University of Cambridge > > Madingley Lunchtime Seminars > Desire-state attribution in non-human animals: insights from Eurasian jay food-sharing behaviour

Desire-state attribution in non-human animals: insights from Eurasian jay food-sharing behaviour

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State attribution is the ability to ascribe to others an internal life like one’s own. Despite extensive research, comparative studies struggle to adequately integrate key factors of state-attribution that have been identified by evolutionary and developmental psychology as well as research on empathy. Over the last five years, we have developed a novel behavioural paradigm to address these issues and investigate whether male Eurasian jays respond to the changing desire-state of their female partner when sharing food. Using a specific satiety paradigm, we were able to manipulate the female’s desire towards different food types: after pre-feeding her one type of food, her subsequent desire for that food decreased such that she preferred the other, non-pre-fed food. After watching the female being pre-fed on one type of food, the male was subsequently capable of flexibly adjusting his food-sharing behaviour according to the female’s desire. I will present a series of experiments investigating whether the male jay’s food-sharing behaviour satisfies two behavioural criteria for state-attribution, namely self-other differentiation and response to an internal, otherwise unobservable state and discuss whether these findings can bring us a step closer to understanding state-attribution in these birds.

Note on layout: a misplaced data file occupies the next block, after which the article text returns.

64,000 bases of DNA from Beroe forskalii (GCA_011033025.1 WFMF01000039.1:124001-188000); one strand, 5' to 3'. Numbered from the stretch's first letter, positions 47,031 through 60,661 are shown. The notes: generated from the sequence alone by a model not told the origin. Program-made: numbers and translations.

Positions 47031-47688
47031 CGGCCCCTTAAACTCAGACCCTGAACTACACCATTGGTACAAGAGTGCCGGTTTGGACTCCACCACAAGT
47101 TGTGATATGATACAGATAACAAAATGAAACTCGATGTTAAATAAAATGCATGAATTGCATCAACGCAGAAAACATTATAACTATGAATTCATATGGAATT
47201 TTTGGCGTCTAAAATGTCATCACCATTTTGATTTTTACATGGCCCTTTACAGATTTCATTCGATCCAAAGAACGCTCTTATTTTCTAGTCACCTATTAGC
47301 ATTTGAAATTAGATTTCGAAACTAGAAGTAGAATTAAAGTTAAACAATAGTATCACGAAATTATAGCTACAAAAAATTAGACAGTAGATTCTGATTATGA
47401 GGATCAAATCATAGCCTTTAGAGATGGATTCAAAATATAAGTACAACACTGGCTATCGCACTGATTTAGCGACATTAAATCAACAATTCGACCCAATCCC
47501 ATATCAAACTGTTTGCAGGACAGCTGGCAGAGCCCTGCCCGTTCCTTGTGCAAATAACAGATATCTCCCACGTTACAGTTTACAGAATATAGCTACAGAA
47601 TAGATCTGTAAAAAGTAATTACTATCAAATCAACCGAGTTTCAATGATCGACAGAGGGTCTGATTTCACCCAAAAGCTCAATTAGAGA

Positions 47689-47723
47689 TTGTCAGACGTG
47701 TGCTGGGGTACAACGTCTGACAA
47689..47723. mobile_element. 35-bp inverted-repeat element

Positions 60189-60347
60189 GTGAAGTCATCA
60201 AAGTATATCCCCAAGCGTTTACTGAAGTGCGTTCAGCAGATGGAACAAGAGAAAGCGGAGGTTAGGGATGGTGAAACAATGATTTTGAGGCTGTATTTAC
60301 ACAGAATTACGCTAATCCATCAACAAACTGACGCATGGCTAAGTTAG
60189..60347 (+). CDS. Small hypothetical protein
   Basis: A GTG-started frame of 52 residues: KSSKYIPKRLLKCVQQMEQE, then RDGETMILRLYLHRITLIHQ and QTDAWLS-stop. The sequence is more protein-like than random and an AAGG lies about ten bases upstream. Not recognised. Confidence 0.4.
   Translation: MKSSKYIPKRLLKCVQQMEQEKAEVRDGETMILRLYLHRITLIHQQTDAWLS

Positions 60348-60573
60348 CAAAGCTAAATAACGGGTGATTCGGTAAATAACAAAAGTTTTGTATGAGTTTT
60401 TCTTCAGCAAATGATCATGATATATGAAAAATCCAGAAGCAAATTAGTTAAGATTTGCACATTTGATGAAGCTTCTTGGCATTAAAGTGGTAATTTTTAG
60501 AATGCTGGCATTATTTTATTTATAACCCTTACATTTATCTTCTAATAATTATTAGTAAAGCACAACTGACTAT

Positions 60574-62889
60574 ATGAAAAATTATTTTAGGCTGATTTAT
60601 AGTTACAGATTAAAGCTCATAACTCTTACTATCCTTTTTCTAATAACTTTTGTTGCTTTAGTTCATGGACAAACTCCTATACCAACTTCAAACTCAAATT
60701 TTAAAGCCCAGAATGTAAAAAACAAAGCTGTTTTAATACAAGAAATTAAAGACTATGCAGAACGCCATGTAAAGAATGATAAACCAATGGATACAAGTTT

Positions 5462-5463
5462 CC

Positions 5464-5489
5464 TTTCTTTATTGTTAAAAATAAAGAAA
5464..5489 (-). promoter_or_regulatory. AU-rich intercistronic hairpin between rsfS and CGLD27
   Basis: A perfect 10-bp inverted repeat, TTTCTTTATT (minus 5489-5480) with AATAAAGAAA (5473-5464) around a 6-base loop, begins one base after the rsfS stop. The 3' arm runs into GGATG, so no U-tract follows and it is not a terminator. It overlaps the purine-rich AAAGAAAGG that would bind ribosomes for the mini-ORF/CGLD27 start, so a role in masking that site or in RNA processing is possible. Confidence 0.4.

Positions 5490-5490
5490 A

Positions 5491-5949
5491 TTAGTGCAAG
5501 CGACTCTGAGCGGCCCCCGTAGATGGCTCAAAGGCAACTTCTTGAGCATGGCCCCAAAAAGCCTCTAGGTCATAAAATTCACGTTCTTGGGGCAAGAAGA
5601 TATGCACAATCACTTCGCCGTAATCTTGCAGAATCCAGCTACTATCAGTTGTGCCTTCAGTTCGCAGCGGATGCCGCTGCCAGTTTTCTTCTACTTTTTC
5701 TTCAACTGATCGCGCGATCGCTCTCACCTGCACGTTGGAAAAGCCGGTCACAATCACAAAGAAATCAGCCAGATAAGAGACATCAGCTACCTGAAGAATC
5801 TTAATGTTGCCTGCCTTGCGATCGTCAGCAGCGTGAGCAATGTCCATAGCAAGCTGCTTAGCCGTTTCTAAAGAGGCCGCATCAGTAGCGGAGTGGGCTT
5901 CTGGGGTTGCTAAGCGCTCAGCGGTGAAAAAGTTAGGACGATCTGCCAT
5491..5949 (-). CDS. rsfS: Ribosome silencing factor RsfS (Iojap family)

This talk is part of the Madingley Lunchtime Seminars series.

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